Helping youngsters was the goal of volunteers from the Lake City Education Center (FL). Representatives volunteered at Five Points Elementary and Westside Elementary, helping students with their letters, art projects, reading, and more. Assistant academic advisor Maelyn Babinec also was sworn in as a guardian ad litem and attended her first court date as a volunteer case manager.
In Georgia, the Savannah Education Center (GA) collected personal hygiene items for the Salvation Army homeless shelter. Volunteers created bags for shelter residents and dropped off the items, then proceeded to serve breakfast at the shelter. The Marietta Education Center (GA) partnered with the Cobb County Sheriff’s Office to collect nonperishable food items at the center and the county administration building. The food was donated to Feed Thee Inc.
Saint Leo’s Gwinnett Education Center (GA) assisted the Center for Pan Asian Community Service (CPACS) in Duluth. CPACS recently partnered with Saint Leo to offer a tuition discount to employees. CPACS assists Asian-American women, children, and low income families. Gwinnett volunteers took the opportunity to call on people in the community and encourage them to exercise their voting rights on November 6.
Saint Leo’s Virginia locations were busy making a difference, too.
The South Hampton Roads Education Center (VA) participated in the Out-of-the-Darkness Suicide Prevention Walk in Virginia Beach on October 21. The Virginia Region Human Services Club (HUS) volunteered at the walk and were supported by faculty advisors Dr. Amina Abdullah, department chair of undergraduate human services, and Dr. Michelle Boone-Thornton, assistant professor of human services at the Chesapeake Education Center. Dr. Craig Winstead, associate professor of project management, was there to lend a hand and cheer on walkers, as well. The walk also raised money for the American Federation for Suicide Prevention.
Saint Leo’s Chesapeake Education Center (VA) also is lending a helping hand. This year, on November 3, and November 4, the 50th anniversary of the Special Olympics of Virginia (SOVA) will take place in Virginia Beach, sponsored by the Knights of Columbus. Saint Leo’s Richard Crothers, an academic advisor, testing administrator, and invigilator for the Chesapeake center, will be serving his 20th year as the director and volunteer coordinator at the bowling competition. He will be joined by a team that will help about 1,000 Special Olympics athletes from across Virginia.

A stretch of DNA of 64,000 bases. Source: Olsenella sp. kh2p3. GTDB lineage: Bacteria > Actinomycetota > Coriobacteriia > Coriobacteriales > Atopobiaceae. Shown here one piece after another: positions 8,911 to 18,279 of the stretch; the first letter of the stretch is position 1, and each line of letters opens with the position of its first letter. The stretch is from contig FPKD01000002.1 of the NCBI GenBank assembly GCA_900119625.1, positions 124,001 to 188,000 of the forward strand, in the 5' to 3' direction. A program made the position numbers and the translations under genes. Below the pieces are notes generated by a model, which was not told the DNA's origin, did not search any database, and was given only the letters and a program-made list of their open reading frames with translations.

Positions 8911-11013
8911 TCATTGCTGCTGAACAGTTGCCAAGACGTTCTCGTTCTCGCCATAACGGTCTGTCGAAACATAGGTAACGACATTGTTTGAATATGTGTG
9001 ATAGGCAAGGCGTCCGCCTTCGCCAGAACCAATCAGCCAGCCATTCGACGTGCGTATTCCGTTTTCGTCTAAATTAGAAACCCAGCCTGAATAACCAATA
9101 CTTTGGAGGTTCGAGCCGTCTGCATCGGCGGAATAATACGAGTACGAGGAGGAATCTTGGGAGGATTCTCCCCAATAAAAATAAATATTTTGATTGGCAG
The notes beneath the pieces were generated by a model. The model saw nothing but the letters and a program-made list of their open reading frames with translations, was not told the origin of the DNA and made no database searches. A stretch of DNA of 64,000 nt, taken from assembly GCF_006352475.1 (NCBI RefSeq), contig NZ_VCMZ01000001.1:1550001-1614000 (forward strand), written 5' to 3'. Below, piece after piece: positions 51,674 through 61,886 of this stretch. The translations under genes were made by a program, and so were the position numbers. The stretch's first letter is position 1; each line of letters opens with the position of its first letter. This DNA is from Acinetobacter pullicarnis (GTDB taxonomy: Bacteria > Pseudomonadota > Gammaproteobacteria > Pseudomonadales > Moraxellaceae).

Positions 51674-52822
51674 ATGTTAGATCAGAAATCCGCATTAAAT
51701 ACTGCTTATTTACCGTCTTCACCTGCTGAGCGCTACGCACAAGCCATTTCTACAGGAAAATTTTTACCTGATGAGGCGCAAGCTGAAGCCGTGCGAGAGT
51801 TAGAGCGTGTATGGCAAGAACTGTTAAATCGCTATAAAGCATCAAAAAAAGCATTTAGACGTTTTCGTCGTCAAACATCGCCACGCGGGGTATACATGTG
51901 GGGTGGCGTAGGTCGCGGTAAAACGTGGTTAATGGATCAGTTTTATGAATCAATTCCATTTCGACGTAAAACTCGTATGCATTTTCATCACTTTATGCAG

The Virginia peninsula centers (Fort Eustis, Langley Air Force Base, and Newport News) served at the Habitat for Humanity’s ReStore in Newport News, VA. The Habitat for Humanity ReStore is one of the charity’s improvement stores and donation centers and sells new and gently used furniture, appliances, home accessories, building materials and more to the public at a fraction of the retail price.
The Ronald McDonald House Charities benefited from the activities of two Saint Leo education centers. The Corpus Christi Education Center (TX) collected items and $110 in cash for the Ronald McDonald House in Corpus Christi. Faculty, staff, and students from the Morrow Education Center (GA) also collected items for the Atlanta Ronald McDonald House Charities. The charity provides a place for families of seriously ill children to call home while their child is hospitalized.
And in California, as its Saint Leo Serves project, the San Diego Education Center volunteers participated in Oktoberfest Cleanup with I Love A Clean San Diego.
Across the United States, Saint Leo University gave back, truly serving its many communities. Saint Leo made a difference by uniting to serve others. #SaintLeoServes
“Do not be overcome by evil, but overcome evil with good.” (Romans 12:21)
Sarah El Naamani is a sophomore majoring in English literature and a student-worker in University Communications. Mary McCoy, university writer & media relations, contributed to this story.